Erdogan and Putin’s poker games in Tehran

The meeting of the Presidents of Turkey and Russia, Recep Tayyip Erdogan and Vladimir Putin in Tehran last week, is a historic gathering: Erdogan was the first politician from a NATO country to meet and shake hands with Putin in person since the start of the invasion in Ukraine, the man who ordered this war. At the NATO summit in Madrid, there was a similar picture, just not as cordial as that between the Tsar and the Sultan: When Erdogan and US President Joe Biden stood next to each other, one could hardly get the impression that the two shared a mutual sympathy .

But back to Tehran! “I am happy to be on hospitable ground,” Putin told journalists. “We will strengthen our cooperation on international security issues and help resolve the Syrian conflict.” Raisi returned the compliments and praised the joint effort “to fight terrorism”. Although the meeting was officially about the situation in Syria, the focus of the press conference was on the situation in Ukraine. Tight-lipped, Putin gave the West the cold shoulder. More important to Putin, however, was probably a completely different topic anyway. US intelligence circles had leaked in recent weeks that Iran was ready to supply the Russian army with combat drones. The Iranian side has not confirmed the delivery in Tehran, but rumors about the ongoing training of Russian soldiers on the kamikaze drones are making rounds in Iran. Such Iranian arms deliveries to the Russian invasion inUkraine could disrupt talks on a new nuclear deal.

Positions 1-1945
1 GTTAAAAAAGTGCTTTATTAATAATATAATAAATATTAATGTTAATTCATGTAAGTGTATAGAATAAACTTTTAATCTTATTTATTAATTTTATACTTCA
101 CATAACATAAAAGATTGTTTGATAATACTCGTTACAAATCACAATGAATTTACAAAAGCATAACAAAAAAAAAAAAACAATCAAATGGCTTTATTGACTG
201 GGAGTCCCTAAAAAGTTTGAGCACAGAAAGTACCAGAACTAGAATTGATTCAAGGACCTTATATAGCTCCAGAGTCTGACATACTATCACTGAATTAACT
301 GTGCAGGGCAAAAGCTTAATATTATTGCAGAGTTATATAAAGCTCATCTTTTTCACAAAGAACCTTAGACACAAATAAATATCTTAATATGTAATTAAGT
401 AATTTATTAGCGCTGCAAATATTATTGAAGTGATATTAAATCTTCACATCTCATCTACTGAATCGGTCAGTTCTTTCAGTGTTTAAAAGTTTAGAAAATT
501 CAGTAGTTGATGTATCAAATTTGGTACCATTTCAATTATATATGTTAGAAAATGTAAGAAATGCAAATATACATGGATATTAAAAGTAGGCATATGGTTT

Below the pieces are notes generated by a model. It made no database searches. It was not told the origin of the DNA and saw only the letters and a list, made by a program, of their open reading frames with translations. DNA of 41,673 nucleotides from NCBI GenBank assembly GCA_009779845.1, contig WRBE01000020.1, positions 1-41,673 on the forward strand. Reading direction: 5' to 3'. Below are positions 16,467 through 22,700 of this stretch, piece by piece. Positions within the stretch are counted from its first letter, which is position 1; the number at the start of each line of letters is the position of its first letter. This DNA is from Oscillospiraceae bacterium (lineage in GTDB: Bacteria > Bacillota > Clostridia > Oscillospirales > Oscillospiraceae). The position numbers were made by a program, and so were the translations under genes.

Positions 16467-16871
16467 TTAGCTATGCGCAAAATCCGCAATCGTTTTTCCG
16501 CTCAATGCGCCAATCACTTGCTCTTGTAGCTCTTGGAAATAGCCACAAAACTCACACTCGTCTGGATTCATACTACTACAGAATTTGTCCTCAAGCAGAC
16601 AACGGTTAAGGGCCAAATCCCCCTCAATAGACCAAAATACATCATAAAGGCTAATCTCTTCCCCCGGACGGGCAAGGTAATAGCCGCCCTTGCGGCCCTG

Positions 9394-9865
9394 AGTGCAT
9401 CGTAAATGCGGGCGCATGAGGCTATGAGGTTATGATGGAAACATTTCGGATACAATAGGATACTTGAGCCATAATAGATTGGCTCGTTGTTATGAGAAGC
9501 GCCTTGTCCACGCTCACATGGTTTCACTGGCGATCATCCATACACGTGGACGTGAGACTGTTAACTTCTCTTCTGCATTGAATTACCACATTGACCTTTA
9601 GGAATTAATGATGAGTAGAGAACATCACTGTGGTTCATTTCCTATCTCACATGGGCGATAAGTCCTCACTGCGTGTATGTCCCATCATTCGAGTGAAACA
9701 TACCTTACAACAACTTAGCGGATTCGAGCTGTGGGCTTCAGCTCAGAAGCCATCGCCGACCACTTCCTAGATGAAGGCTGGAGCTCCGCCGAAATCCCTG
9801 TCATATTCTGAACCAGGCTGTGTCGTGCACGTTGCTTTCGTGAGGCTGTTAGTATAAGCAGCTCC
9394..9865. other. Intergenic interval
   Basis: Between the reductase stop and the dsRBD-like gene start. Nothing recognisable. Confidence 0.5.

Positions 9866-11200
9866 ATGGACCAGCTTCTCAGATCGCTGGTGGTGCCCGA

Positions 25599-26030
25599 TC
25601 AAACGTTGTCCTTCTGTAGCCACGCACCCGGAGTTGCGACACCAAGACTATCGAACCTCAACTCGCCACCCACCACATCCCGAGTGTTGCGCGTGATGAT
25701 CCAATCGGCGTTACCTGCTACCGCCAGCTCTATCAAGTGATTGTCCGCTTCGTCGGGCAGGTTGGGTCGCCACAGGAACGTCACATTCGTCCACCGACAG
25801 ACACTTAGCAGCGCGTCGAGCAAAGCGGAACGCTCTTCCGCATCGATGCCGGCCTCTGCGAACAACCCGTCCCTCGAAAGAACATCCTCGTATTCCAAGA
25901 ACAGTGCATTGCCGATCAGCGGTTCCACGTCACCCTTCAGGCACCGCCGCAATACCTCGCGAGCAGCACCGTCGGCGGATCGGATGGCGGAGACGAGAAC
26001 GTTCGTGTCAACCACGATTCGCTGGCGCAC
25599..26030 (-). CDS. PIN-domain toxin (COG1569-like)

Iran’s primary interest is to counterbalance the new axis that is taking shape between Israel and the Gulf Arab States following Joe Biden’s trip to the Middle East. For Russian President Vladimir Putin, all foreign policy is currently dominated by his war against Ukraine. Only for the Turkish President Recep Tayyip Erdogan, Syria is actually in the foreground. In May he announced an invasion of northern Syria in order to form a so-called security zone of 30 kilometers. Of course, this is not possible without the consent of Russia and Iran – and they will not be willing to do so without consideration. Erdogan has been talking about this offensive for weeks. There he wants to create a 30-kilometer-wide buffer zone and push back the Kurdish militia YPG, which Erdogan sees as an extended arm of the PKK, a group also listed as a terrorist organization in Europe. At the same time, such a zone would allow him to settle Syrian refugees from Turkey there – an issue on which the Turkish president is coming under increasing domestic political pressure.

If Erdogan gets serious about the new offensive, he risks the next open conflict within NATO – in the middle of the Ukraine war, in which the defense alliance is trying to achieve unity. Ankara’s presence in Syria has led to tensions between NATO member and its Western partners in the past, because the YPG was America’s most important ally in the fight against the terrorist militia IS. The Pentagon is alarmed. If Kurdish forces were tied down by a Turkish invasion, the concern is that thousands of IS terrorists could escape from prisons in the region, guarded by Kurds.